Lu Rou Fan (卤肉饭)-Taiwanese braised pork over rice is a comforting family food.

Taiwanese food now enjoys high popularity in mainland China. My family is a big fan of Taiwanese food including the best sport game partner, Taiwanese peppercorn chicken (Yan Su Ji) and this braised pork over rice (Lu Rou fan). Food is always closely related to culture and history. This taiwanese food is quite similar to a popular braised pork belly popular in Mainland China: red-cooked pork belly(Hong Shao Rou).

lu rou fan-Taiwanese braised pork over rice

lu rou fan-taiwanese braised pork over rice

Well, this is a recipe I have been thinking about to write for quite a long time. As a fan of Taiwanese rou zao dishes, it may appear with rice or noodles even sticky rice. Along with the strong aroma of small shallots, I can always find some memory back to my university life when the four roommates enjoying this Lu Rou Fan almost once a week at a chain store.

lu rou fan-Taiwanese braised pork over rice

Several tips before making your own lu rou fan at home.

The best ingredient for Lu Rou fan is pork belly. Cut it into long strips and then into small dices. Try to guarantee each piece has both fat and lean meat.  Skin is recommended for lu rou fan recipes as it contains rich collagen which can make the soup even flavory. But if you really do not like the skin, feel free to remove them.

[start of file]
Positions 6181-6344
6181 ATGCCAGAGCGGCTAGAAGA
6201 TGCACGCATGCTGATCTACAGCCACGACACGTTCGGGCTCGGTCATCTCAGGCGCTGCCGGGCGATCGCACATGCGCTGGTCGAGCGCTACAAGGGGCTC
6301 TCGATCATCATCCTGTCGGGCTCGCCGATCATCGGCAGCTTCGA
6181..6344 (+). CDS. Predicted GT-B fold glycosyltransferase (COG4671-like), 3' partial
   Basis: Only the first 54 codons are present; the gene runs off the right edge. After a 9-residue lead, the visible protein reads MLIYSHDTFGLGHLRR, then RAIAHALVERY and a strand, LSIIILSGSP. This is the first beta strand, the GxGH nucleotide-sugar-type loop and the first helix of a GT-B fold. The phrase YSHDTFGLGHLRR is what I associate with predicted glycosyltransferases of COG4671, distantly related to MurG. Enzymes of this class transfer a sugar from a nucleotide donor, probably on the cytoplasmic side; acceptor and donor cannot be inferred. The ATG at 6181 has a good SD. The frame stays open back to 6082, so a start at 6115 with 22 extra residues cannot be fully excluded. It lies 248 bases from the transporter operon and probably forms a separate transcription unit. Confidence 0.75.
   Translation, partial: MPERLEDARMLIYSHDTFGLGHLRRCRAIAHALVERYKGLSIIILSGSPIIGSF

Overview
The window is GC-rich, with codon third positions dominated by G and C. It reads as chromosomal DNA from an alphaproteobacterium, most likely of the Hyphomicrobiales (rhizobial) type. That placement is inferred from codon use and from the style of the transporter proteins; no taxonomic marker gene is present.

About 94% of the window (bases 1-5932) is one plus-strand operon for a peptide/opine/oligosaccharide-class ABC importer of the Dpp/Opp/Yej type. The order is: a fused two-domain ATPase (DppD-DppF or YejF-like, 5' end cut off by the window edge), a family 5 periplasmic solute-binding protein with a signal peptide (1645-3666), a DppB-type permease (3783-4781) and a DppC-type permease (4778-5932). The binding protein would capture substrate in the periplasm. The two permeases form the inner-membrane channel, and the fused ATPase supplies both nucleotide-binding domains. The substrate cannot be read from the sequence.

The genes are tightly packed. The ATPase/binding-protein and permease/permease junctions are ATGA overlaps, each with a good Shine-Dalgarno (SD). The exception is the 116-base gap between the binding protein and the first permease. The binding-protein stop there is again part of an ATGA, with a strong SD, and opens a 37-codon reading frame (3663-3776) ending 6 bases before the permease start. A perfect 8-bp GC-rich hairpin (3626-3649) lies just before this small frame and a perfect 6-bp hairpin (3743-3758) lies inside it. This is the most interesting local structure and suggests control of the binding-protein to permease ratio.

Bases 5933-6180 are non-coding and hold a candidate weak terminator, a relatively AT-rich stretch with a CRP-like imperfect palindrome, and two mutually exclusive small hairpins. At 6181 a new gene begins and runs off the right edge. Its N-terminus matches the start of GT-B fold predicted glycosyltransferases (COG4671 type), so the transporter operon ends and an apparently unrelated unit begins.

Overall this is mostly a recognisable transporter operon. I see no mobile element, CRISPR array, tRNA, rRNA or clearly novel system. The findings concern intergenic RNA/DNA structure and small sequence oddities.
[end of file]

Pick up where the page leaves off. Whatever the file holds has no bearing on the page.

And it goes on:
lu rou fan-Taiwanese braised pork over rice

Another secret ingredient for Lu Rou Fan is fried shallot: firstly cut the shallots into long shreds (not small pieces, otherwise they will easily get burnt.)

lu rou fan-Taiwanese braised pork over rice

Heat all the vegetable oil in a wok or sauce pan, add sliced onion in to fry until they becomes dark golden brown. Control your fire especially in the later part to medium or slow and stir continuously. The process may take 10 to 15 minutes.

lu rou fan-Taiwanese braised pork over rice

Set aside to cool down. After cooled, the fried onions will become quite crispy, cut them into smaller pieces.